Posts Tagged ‘zombies


Notes on Zombies

I just recently had a conversation about the current vogue for zombie related fiction/movies/video games. A friend of mine is playing in a zombie themed band. With the coincident popularity of vampire-centric media, we are in the midst of a full-fledged undead invasion.

Why zombies? Why now? I have a few theories. During the aforementioned conversation, my friend Sandro suggested that perhaps technological alienation lends force to the the humans-must-band-together subplots prevalent in much zombie oriented work. I wondered if maybe the debate over when life ends- at brain death? at loss of heart function?- might be behind the spike in interest around liminal life states like zombies.

I suspect that these are probably part of the allure. However, the theory that most interests me, and that strikes me as likely most responsible for zombie mania, is that our culture’s zombie fascination stems from widespread fear of Muslim terrorists.

In the last decade, the term Islamo-fascism has become one of the hottest political buzzwords in our lexicon. The figure of the terrorist is almost invariably imagined as Arab. Historically, the figure of the Muslim is also strongly aligned with that of the quasi-human and zombie. The western tradition has long associated Muslims with unthinking, uncaring zealots who are quick to cast aside any kind of human conscience to follow religious law. Veils and beards hide their faces, loose robes hide their bodies. They are thus figured as without the prominent visual markers of full humanity. They are cast in countless films (as well as news reports) incomprehensible others bent on the destruction of ‘our way of life’ because they, apparently, ‘hate our freedom’. This kind of simplistic, irrational destructive urge is not dissimilar to the insatiable desire for BRAINS.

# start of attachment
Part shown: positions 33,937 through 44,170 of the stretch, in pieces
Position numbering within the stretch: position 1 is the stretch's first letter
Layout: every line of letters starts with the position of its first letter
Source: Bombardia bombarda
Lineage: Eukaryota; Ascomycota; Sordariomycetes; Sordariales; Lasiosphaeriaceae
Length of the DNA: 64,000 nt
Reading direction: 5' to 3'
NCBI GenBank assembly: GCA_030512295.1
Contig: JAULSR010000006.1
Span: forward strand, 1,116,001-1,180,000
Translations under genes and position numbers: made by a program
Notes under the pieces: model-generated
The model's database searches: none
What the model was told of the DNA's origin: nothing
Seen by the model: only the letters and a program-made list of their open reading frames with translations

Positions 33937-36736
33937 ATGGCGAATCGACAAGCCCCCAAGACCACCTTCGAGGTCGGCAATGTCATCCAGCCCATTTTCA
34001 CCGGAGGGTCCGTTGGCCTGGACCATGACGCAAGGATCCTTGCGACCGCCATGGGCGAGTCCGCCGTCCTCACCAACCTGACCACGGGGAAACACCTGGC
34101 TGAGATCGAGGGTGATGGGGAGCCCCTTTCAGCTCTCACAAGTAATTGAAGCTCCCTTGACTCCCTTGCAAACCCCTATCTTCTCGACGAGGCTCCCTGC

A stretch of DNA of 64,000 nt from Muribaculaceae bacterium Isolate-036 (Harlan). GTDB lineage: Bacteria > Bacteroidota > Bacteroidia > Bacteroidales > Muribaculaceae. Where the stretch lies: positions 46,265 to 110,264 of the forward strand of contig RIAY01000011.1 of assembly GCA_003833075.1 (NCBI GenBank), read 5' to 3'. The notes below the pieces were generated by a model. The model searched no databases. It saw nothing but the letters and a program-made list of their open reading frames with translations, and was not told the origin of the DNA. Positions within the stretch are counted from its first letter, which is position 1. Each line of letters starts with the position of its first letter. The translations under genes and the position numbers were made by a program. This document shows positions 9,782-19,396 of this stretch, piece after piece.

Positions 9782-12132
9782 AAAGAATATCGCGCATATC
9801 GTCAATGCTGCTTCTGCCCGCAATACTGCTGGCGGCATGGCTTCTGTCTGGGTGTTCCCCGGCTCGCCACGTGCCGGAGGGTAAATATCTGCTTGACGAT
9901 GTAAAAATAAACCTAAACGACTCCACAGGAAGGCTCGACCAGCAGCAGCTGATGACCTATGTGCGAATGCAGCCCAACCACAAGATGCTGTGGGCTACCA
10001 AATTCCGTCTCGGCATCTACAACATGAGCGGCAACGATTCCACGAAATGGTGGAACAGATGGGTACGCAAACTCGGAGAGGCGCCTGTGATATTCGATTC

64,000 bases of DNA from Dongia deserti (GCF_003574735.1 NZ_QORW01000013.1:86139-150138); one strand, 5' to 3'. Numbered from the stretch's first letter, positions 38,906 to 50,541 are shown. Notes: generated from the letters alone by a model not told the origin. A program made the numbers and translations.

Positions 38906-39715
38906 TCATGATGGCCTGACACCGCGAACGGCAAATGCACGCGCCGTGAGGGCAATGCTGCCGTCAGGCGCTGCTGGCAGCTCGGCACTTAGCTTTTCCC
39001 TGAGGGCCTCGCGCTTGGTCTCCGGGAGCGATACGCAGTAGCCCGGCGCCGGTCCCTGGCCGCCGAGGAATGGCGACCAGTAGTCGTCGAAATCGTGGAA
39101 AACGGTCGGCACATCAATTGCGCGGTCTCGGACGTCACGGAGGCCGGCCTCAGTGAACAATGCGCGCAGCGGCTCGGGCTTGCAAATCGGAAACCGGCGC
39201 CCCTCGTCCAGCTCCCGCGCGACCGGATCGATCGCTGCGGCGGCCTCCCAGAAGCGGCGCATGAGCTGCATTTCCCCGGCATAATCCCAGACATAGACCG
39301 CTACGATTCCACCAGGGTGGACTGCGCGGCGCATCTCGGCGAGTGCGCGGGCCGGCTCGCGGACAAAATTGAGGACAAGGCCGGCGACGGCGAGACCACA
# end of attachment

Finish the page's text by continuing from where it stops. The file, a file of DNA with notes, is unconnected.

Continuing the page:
In fact, the Muslim-as-Zombie has a long tradition in western thought. During the holocaust, it was common for concentration camp inmates to eventually entirely given up their will to live or any kind of relation to humanity besides that of physical resemblance. These people were literally understood as the undead or walking dead and were a source of terror far more than of pity. They were known as ‘musselmanner’- literally ‘Muslims’ because Muslims were thought not to possess agency or humanity, having submitted wholly to a regime of extremist religious devotion.

A few questions then: Is it any wonder then that the uptick in narratives of zombie invasion should coincide so neatly with the rise of widespread fear of Islamic terrorists? Does our fascination with zombies act simply as a symptom of this fear or does is contribute to the climate in which such fear is bred? Do even counter-narratives of the undead as misunderstood still play into the logic of Muslims as radically and irreducibly alien? Do narratives of zombieism-as-disease legitimate aggressive ‘treatment’ (western interference/regime change)?


January 2019
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